Let’s get into the zone:
Zone training has long been used by the endurance and running world as an effective method to build optimal performance. In training, athletes will likely move through each of the five zones during some point in their weekly training sessions. Let’s get to know the zones and their purposes:
- Zone 1 for long, easy workouts, for recovery efforts, or an all day activity; while here two major things are happening- blood flow and recovery. When here the heart rate will remain at 50-60% of max HR.
- Zone 2 is a notch above Zone 1, where you can still hold a conversation with someone, and most of the breathing can be done through the nose. Although this feels like an easy effort and you may not feel like you’re training hard enough, there is plenty of value of being here for an extended period of time. Frequent visits to this zone at 60-70% max HR will allow the body to become better at burning fat and increasing muscular endurance.
- Zone 3 is where the conversation will likely cease. When we are here we will be at 70-80% of our max HR, and may feel a bit on the uncomfortable side. Not so uncomfortable that we have to stop and rest, but for someone less conditioned this experience may be outside of their comfort zone. For those well-conditioned this may not feel like much of an “intense” workout, but there are beneficial things happening with regard to muscle efficiency due to stronger capillary networks. In other words, oxygen is being transported to working muscles more efficiently.
- Zone 4 is where we are working hard, but not an “all out effort.” Interval-based workouts are great for training in Zone 4 as these efforts are generally shorter with equal or a near equal rest period. Ultimately if we can get the heart rate up into the 80-90% max HR area, we can play in the anaerobic threshold region chasing power and small twitch muscle fiber adaptation. The kicker when working in this zone is to be disciplined and stay in this zone and not go for it and creep into Zone 5.
- Zone 5 is where we rip the band aid off, light the hair and fire and go HAM; however, this would only be for a short amount of time, usually less than a minute. Performing true Tabata intervals (20 sec on 10 sec rest) for 8 sets are a common example of training in this zone. During this type of zone training we are looking at 90-100% of max HR. A good indicator of when to finish the workout is when a return to zone 1 or 2 is not happening after 2-3 minutes of rest.
Now that we have a basic understanding of the different zones, let's take a look at a typical training week:
Monday (FIT)- 4 Rounds of 3 minute work intervals followed by 3 minutes rest, working primarily in Zone 4, with a focus on increasing work completed in each work interval.
Tuesday (LIFT or TONE)-Strength training
Wednesday (FIT)- On a 40 minute clock, steady state cardio plus interchanging core work, generally working within Zone 3.
Thursday (LIFT or TONE)- Strength training
Friday (FIT)- Every 5 minutes for 5 rounds complete 1 round of work allowing for at least 2 minutes of rest, hanging in and around Zone 4 intensity.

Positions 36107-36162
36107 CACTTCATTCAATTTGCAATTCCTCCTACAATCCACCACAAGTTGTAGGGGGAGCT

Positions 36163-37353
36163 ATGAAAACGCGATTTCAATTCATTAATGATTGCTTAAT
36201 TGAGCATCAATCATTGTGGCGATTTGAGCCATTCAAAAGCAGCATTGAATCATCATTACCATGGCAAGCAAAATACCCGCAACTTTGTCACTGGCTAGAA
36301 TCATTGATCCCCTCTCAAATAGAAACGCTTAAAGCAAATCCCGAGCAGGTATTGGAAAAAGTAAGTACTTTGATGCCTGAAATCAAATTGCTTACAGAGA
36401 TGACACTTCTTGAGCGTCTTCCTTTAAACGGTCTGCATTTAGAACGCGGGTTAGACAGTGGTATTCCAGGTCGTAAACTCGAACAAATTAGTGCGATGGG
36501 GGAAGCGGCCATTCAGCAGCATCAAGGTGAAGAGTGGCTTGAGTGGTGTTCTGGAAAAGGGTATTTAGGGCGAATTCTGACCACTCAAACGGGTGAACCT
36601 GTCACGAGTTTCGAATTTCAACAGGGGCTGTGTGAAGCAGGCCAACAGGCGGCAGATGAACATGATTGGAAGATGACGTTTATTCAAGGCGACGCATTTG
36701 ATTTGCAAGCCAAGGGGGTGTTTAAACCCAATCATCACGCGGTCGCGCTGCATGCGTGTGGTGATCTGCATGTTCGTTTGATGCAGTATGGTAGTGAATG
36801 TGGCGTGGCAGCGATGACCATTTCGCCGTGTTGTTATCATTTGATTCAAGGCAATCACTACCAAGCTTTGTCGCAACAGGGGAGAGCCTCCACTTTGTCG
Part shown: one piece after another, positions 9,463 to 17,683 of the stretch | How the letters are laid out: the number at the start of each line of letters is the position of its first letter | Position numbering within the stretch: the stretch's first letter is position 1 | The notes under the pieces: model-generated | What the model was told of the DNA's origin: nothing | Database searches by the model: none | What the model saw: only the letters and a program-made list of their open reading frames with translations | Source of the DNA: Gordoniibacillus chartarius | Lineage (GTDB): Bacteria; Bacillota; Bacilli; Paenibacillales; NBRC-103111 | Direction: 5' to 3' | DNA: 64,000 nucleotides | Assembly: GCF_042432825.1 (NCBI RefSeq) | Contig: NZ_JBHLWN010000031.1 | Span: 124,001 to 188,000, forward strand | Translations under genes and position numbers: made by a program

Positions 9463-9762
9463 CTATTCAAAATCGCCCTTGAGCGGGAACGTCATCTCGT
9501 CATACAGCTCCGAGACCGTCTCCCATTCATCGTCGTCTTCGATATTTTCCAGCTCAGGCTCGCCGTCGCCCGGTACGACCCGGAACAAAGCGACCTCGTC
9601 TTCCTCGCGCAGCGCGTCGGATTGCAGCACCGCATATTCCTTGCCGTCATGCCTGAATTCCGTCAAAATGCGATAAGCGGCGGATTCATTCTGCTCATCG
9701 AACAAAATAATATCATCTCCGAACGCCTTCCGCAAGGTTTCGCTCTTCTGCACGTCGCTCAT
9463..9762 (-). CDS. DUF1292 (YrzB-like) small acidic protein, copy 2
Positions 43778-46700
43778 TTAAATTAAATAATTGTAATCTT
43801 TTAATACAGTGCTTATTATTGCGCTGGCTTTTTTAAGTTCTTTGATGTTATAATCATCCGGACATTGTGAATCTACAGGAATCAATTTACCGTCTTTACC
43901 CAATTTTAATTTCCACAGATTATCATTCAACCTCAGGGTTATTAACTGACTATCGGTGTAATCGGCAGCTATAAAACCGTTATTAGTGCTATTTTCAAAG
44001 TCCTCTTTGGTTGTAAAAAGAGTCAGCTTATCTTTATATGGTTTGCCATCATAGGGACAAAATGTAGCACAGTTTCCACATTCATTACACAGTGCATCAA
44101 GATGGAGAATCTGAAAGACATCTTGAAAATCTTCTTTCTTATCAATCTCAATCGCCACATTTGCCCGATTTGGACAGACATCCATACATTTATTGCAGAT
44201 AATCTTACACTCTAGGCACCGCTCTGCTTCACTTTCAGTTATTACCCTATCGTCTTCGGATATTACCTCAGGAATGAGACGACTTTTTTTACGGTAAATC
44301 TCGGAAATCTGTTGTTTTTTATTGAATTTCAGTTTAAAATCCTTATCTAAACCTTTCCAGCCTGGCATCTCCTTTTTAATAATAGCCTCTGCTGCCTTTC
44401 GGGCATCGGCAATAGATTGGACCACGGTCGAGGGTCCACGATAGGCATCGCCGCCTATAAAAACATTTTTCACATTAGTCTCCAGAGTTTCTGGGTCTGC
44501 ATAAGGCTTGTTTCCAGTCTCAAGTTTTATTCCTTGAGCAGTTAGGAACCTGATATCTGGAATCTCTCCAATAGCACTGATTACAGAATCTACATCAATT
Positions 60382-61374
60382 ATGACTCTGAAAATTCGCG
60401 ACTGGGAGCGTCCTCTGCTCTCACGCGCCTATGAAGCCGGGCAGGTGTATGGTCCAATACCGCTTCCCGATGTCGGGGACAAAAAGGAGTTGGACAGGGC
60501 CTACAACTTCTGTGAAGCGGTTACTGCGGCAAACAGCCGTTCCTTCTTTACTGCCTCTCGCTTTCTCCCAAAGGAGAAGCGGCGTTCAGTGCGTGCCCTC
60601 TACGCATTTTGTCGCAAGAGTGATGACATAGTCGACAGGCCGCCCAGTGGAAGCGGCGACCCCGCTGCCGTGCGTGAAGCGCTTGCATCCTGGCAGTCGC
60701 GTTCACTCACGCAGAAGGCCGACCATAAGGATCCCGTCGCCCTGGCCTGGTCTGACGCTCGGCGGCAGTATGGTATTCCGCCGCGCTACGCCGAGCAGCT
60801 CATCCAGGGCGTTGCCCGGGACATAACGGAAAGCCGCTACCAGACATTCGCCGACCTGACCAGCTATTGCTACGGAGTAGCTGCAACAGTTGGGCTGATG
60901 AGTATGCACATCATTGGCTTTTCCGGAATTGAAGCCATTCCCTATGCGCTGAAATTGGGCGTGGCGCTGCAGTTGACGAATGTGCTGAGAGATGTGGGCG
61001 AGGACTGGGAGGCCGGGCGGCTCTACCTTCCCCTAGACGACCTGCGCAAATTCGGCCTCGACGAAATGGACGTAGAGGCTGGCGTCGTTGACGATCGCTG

The most favorable adaptations in exercise happens when frequency, intensity and volume are all being properly dosed. This is why each day we exercise in a different heart rate training zone, and constantly vary our focus and intent. We have found that doing too much, too often and always working at, or close to max effort is a recipe for burnout, and injury.
For some who have spent time training primarily with high intensity intervals or CrossFit style workouts for time, the idea of throttling back on the intensity may not be overly appealing. Psychologically not reaching “that feeling” during a workout tends to lead to second-guessing if the time in the gym was well spent for that day.
Here's a main takeaway. The majority of us are casual exercisers, which means we do an okay job of taking care of ourselves outside of the gym. We probably eat an okay diet of ~80% unprocessed and whole foods, we are probably drinking some water, and doing an okay job of managing our stress and sleep. Because we are casual fitness'ers we probably do not really need to hitting all of our workouts like it is race day. But, because we are casual exercisers, we can see huge benefits by going at a couple workouts a week in that 85-95% zone. That is, once we have attained a level of fitness that allows us to hit this zone safely. The chart below gives us some guidance.
Now, there are many who may find solace in knowing that workouts can still be challenging without being soul crushing; and, have better long-term benefits. In our experience we have seen increased frequency and better adherence since flipping to a different format and focus.
Whichever camp one lands it is important to be aware that there is not a best exercise program out there. There are better options, of course, but the best program is the one that keeps one engaged for an extended period of time. For us it’s all about exercise sustainability for the long-term; it’s about reaching one goal….
The ability to Go Out And Live.
Until next time... keep showing up, keep working hard.